In honor of the Annual Western . Minnesota Steam Threshers Reunion~ the Center is currently exhibiting 1/3 scale models of a 1912 20 HP Steam Engine & 1910 Avery Yellow Fellow Threshing Machine, These were constructed by Norman E, Nelson of Hawley~ Minnesota who hand made and cast the parts for the scle mOdels, They ~re on loan to the Center through September 20,
August 30 - CCHS Board of Directors meeting at the Log Cabin Museum at Rollag, 9:00 a.m. All members and the public are welcome. September 8 - CCHS will be sponsoring stage coach rides for Valley Fest kickoff ceremonies to be held at the Heritage-Hjemkomst Interpretive Center. September 10 - Valley Fest parade Moorhead will feature CCHS 1936 Buffalo Fire Engine.
October 8 - MSU Homecoming parade will feature CCHS 1936 Buffalo Fire Engine. October 22 - CCHS will sponsor a train ride to Fergus Falls via the Otter Tail Valley Express. November 5 - Preservation seminar at HHIC. To cover textile and photo preservation. General public is invited and a small fee will be charged in advance.
The CCHS staff has many programs to offer. Programs include slide shows, videos, demonstrations. For a list of programs available call (218) 233 -4604. As always, we are looking for volunteers at the museum. If you are interested, please give us a call. There are a number of interesting jobs waiting for you!!!
CCHS OUTREACH RECEPTION The Clay County Historical Society board members and staff manned a booth at the Clay County Fair in Barnesville June 22-25. It was a great opportunity to meet people and show folks some of the programs CCHS has to offer. The booth featured artifacts and photographs from the PAST Program's "Good Old Days" trunk. Various videos from the PAST trunks were also shown and generated a lot of interest.
~'TrI8I ANWlU AIL
VAILILm)f ~ IEJPlI' IElWIE3IEm. This years celebration will begin Thursday, September 8, and will be known as the kick-off event. The site for the kick-off is the HeritageHjemkomst Interpretive Center in Moorhead where many family activities have been planned including a barbecue. In conjunction, the Clay County Historical Society will be sponsoring stagecoach rides for anyone interested. We will also be featuring our 1936 Buffalo Fire Engine in the Valley Fest Parade, Saturday, September 10. Plan to attend!! For more information call 233-4604.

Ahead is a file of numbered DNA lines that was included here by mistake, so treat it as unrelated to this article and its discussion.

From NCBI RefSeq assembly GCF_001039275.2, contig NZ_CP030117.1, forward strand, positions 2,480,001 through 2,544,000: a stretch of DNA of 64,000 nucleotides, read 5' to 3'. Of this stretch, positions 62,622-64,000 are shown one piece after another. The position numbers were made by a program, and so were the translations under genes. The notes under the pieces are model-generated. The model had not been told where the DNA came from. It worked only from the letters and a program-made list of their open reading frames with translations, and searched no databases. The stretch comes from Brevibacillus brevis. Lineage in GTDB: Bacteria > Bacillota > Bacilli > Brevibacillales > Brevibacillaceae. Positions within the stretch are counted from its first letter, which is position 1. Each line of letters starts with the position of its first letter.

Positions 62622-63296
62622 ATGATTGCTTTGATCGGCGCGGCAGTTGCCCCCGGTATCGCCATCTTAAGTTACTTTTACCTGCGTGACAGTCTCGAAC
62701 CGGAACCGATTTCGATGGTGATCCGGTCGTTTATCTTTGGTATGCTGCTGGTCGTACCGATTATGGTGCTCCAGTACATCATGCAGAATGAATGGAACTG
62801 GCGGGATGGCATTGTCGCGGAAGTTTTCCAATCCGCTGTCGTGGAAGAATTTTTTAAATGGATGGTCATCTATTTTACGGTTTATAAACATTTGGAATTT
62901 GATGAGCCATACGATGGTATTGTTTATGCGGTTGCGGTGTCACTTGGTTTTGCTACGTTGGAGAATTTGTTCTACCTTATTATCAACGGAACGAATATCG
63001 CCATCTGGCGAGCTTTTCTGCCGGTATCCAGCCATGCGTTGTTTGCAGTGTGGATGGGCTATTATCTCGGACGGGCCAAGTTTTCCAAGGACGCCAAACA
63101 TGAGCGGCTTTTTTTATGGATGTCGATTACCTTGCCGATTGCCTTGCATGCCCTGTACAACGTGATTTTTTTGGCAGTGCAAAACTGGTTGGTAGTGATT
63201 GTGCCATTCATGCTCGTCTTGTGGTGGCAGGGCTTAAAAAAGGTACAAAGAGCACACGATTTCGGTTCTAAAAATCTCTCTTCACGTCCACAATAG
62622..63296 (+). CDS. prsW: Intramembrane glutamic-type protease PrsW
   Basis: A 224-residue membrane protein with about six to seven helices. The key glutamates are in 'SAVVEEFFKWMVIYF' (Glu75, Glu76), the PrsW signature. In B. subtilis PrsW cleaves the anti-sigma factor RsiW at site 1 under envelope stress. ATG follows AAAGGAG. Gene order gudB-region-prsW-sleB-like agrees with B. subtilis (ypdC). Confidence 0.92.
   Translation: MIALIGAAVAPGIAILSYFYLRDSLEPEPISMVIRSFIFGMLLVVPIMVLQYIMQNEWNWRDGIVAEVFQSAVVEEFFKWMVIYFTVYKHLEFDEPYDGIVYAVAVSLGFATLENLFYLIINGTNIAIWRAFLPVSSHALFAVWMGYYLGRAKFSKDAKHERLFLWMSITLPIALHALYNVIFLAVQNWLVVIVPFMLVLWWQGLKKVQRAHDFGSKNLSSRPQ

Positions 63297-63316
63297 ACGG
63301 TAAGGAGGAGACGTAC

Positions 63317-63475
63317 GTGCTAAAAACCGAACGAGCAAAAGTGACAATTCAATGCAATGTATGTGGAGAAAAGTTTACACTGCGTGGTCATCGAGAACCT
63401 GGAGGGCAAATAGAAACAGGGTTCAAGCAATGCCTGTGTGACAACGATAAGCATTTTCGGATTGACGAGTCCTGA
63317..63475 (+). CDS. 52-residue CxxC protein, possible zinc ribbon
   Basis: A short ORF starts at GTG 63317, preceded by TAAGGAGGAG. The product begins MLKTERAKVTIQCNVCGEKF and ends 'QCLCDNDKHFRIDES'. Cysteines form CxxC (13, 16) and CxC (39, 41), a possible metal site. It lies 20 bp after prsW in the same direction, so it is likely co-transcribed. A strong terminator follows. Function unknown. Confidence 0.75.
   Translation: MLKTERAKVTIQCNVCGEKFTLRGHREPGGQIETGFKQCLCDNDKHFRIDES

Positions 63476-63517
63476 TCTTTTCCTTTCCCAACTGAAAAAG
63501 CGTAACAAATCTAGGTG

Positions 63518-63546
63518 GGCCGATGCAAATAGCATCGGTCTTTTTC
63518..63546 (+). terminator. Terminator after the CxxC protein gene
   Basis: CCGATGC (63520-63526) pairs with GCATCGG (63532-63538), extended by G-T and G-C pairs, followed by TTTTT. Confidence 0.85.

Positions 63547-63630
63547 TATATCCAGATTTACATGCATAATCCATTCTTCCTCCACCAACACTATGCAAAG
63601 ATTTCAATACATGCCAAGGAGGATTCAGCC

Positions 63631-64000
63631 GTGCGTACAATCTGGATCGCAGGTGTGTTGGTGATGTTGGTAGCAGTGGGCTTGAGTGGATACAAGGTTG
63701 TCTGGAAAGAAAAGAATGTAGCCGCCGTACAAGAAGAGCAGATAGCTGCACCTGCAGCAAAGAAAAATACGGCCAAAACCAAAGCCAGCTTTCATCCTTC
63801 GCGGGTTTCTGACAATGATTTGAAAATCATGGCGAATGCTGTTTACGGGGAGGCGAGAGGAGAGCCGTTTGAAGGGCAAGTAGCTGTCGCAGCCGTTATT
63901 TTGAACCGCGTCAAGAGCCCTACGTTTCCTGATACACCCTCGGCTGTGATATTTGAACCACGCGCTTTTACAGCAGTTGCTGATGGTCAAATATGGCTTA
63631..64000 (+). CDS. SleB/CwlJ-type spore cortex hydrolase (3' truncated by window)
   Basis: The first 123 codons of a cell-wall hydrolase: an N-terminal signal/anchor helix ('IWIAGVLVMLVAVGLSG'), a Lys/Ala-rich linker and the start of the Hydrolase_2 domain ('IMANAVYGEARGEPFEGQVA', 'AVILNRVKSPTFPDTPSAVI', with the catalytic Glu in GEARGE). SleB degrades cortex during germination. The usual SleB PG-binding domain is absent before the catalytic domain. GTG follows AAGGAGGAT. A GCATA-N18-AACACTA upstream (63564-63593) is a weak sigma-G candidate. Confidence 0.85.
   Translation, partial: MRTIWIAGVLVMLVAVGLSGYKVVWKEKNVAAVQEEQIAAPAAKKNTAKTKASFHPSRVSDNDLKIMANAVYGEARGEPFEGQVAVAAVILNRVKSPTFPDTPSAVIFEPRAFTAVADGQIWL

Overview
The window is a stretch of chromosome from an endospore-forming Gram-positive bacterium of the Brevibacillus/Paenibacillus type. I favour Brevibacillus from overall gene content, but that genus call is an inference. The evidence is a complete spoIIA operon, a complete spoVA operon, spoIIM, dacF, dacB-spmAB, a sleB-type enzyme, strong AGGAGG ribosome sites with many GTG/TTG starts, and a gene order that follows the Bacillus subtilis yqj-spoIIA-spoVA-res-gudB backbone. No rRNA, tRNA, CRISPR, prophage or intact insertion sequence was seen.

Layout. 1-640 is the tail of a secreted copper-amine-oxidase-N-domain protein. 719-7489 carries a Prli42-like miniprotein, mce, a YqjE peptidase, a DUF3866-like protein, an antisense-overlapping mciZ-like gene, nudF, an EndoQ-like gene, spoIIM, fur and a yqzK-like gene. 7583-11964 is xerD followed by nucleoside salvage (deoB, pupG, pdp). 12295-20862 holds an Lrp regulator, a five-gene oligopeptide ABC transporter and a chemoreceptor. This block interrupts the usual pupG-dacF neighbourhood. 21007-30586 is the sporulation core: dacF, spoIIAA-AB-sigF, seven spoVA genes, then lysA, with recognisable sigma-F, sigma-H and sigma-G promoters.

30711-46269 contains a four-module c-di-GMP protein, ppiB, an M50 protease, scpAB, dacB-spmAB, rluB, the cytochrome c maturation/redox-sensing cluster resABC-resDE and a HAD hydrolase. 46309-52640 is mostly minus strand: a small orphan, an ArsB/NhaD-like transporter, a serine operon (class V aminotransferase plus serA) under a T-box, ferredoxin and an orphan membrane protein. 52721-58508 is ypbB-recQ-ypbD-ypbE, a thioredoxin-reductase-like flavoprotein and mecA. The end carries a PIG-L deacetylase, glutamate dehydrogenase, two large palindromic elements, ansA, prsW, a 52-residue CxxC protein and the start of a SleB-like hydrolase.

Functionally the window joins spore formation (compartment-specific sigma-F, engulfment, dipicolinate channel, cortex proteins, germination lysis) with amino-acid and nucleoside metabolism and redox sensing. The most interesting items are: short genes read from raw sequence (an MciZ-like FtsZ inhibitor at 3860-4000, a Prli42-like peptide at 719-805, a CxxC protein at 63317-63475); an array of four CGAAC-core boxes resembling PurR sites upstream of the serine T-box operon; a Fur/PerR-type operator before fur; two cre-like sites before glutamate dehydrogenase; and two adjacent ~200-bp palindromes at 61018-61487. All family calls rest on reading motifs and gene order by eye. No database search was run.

The Clay County Historical Society will be hosting an outreach reception, August 22 at 7 :00 p.m. for interested county museums, activities/program directors, adult education directors, etc. A tour of the building will be given as well as a textile preservation demonstration. The PAST Trunks Project will also be on display at this time.
~AJRNJES VJILLlB COAL by Mark
Coal Mines in Clay County? Some people thought it a possibility when coal was discovered near Barnesville in October , 1902. While digging for water on the C.E. Stoa Farm, five miles east of Barnesville, workmen ran into coal 73 feet down. The find made headline in local papers. Within a month, prospectors were sinking test holes, Stoa was turning down offers on his land and Duluth business men were securing mineral leases on Humbolt Township farms. Coal fever spread rapidly. By spring, finds were reported near Twin Valley, Ada and Wahpeton. Some newspaper accounts suggested that the coal being dug was anthracite, "equal to any in Pennsylvania" or "cascade anthracite - a coal found in the west". This was probably the result of wishful thinking. The coal was more likely lignite. According to Dr. Ken Harris of the North Dakota Geological Survey, lignite is not that uncommon in the glacial deposits of the Red River Valley. Coal was formed when plant materials in ancient swamps were covered with sediments of sand and clay. Over millions of years, heat and pressure from these layers changed the plants into coal. The closest known coal fields (in western North Dakota) began forming over 1 1/2 million years ago. The sand and gravel that the Barnesville well diggers found their coal in was left here by ice age glaciers much later.